Cumulative exergy analysis of ice thermal storage air conditioning system
AbstractBased on the cumulative exergy analysis method, the effect of incorporating the Ice Thermal Storage (ITS) air conditioning system in power supply is analyzed. Not only the cumulative exergy of air conditioning system is considered, but also that of the processes consuming the power generated by the same peak regulating unit. The results show that the total cumulative exergy consumption of all processes consuming the power supplied by the peak generating unit, increases as the ITS system is applied. However, the average cumulative exergy variation, which is the ratio between the increment of the cumulative exergy consumption (ΔCEx) and the cooling load of the ITS system (QITS), decreases slightly as QITS increases. It exhibits a linear relationship with the operating load of the power generating unit and QITS. And, it decreases as either of the two parameters increases. These results are verified by two case studies.
Download InfoIf you experience problems downloading a file, check if you have the proper application to view it first. In case of further problems read the IDEAS help page. Note that these files are not on the IDEAS site. Please be patient as the files may be large.
As the access to this document is restricted, you may want to look for a different version under "Related research" (further below) or search for a different version of it.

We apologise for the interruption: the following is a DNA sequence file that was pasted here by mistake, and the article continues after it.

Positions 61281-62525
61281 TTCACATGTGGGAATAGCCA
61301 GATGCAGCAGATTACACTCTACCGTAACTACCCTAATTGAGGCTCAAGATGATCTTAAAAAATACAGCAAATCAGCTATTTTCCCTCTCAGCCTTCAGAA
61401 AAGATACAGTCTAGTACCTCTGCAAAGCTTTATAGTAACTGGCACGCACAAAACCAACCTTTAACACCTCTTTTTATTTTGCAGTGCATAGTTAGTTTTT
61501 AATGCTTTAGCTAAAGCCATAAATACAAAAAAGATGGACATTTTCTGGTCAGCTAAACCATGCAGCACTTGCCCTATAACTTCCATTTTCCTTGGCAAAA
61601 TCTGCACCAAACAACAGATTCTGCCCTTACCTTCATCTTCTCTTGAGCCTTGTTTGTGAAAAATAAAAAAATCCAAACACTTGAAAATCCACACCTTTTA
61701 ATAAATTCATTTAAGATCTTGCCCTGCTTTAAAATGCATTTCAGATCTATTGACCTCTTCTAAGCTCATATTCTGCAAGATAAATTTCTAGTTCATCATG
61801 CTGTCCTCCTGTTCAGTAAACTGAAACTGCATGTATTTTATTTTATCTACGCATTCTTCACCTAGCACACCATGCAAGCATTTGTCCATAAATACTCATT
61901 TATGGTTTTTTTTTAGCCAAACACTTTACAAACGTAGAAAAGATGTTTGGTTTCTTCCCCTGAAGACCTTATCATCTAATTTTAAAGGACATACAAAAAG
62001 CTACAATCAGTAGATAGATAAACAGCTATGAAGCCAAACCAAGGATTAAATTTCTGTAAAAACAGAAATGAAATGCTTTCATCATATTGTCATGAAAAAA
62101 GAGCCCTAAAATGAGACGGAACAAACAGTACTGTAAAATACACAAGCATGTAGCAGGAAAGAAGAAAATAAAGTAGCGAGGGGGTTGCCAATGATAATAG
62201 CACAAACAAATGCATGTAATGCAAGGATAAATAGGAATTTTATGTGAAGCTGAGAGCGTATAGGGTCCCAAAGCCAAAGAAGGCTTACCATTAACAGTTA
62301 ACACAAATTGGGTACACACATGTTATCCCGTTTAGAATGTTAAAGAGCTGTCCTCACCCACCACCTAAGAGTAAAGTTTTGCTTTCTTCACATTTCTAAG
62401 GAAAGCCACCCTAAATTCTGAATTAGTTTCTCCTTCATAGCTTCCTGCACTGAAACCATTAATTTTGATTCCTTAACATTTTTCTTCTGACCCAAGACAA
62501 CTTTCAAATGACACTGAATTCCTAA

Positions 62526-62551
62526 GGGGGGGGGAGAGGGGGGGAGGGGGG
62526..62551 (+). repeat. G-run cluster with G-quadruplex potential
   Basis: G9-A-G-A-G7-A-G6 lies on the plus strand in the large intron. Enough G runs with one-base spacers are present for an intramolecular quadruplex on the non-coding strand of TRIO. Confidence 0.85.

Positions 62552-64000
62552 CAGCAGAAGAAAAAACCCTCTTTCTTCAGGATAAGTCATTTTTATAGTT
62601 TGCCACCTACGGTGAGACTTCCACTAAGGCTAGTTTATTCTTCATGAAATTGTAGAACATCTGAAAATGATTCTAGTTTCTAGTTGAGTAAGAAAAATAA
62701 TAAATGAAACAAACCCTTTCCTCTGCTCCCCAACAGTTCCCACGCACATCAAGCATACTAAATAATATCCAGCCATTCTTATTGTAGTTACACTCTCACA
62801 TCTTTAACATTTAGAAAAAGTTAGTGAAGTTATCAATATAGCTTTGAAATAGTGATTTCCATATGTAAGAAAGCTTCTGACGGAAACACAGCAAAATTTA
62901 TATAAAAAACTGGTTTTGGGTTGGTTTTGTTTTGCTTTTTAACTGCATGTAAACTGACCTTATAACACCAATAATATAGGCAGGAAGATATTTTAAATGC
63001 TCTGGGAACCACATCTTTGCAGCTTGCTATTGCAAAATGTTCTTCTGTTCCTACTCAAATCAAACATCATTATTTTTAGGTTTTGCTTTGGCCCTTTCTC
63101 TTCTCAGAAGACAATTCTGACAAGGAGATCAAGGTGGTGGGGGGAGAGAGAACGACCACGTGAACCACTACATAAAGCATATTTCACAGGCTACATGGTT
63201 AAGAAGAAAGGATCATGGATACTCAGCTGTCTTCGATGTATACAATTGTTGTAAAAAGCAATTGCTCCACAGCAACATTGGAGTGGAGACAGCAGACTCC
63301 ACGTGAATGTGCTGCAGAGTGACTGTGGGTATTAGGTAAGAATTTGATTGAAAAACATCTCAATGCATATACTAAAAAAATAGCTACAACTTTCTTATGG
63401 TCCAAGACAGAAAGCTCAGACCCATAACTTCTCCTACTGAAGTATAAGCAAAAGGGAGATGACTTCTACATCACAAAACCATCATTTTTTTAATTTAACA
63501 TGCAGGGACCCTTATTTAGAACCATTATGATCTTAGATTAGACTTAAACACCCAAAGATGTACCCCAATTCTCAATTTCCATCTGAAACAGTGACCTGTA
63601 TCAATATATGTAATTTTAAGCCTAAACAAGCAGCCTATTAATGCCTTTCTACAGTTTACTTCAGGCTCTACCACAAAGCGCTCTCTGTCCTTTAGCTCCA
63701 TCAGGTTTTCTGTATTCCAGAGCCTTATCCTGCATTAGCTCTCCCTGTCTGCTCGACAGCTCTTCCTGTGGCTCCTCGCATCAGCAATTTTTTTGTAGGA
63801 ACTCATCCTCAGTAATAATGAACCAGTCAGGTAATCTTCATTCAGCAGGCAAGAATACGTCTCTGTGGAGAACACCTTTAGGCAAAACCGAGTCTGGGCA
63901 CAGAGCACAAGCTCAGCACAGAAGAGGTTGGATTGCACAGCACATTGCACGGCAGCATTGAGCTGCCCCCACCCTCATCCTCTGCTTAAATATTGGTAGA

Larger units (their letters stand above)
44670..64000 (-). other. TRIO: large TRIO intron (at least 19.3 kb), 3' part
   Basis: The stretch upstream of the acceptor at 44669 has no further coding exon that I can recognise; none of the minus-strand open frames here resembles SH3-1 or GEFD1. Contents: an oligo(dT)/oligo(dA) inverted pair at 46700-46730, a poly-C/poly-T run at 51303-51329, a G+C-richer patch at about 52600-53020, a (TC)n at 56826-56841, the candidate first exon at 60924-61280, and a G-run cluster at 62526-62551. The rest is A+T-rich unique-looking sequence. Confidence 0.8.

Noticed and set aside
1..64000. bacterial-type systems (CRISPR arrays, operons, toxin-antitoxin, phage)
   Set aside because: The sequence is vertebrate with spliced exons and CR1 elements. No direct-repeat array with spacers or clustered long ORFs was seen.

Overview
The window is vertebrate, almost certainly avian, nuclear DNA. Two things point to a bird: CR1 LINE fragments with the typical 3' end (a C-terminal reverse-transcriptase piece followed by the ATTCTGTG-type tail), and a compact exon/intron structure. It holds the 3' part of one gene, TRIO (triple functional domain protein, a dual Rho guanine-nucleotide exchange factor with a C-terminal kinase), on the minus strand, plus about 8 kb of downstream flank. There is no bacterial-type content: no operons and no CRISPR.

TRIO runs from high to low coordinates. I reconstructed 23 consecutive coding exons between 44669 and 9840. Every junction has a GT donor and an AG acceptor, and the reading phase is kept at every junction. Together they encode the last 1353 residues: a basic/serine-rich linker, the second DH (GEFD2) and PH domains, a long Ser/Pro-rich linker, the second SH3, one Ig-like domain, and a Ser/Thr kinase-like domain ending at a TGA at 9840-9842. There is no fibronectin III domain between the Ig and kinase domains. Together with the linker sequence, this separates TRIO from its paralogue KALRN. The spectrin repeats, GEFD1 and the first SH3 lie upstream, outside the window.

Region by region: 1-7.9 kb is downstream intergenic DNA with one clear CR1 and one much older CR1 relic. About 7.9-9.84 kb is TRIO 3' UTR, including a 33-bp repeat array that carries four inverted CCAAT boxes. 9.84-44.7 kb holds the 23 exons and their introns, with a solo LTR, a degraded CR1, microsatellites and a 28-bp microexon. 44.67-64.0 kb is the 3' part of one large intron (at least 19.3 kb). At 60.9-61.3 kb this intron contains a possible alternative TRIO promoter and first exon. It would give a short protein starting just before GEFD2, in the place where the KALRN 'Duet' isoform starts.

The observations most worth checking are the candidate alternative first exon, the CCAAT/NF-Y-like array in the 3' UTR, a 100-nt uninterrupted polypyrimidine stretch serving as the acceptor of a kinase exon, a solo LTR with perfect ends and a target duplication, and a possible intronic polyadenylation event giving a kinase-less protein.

Bibliographic InfoArticle provided by Elsevier in its journal Applied Energy.
Volume (Year): 93 (2012)
Issue (Month): C ()
Contact details of provider:
Web page: http://www.elsevier.com/wps/find/journaldescription.cws_home/405891/description#description
You can help add them by filling out this form.
reading list or among the top items on IDEAS.Access and download statisticsgeneral information about how to correct material in RePEc.
For technical questions regarding this item, or to correct its authors, title, abstract, bibliographic or download information, contact: (Zhang, Lei).
If you have authored this item and are not yet registered with RePEc, we encourage you to do it here. This allows to link your profile to this item. It also allows you to accept potential citations to this item that we are uncertain about.
If references are entirely missing, you can add them using this form.
If the full references list an item that is present in RePEc, but the system did not link to it, you can help with this form.
If you know of missing items citing this one, you can help us creating those links by adding the relevant references in the same way as above, for each refering item. If you are a registered author of this item, you may also want to check the "citations" tab in your profile, as there may be some citations waiting for confirmation.
Please note that corrections may take a couple of weeks to filter through the various RePEc services.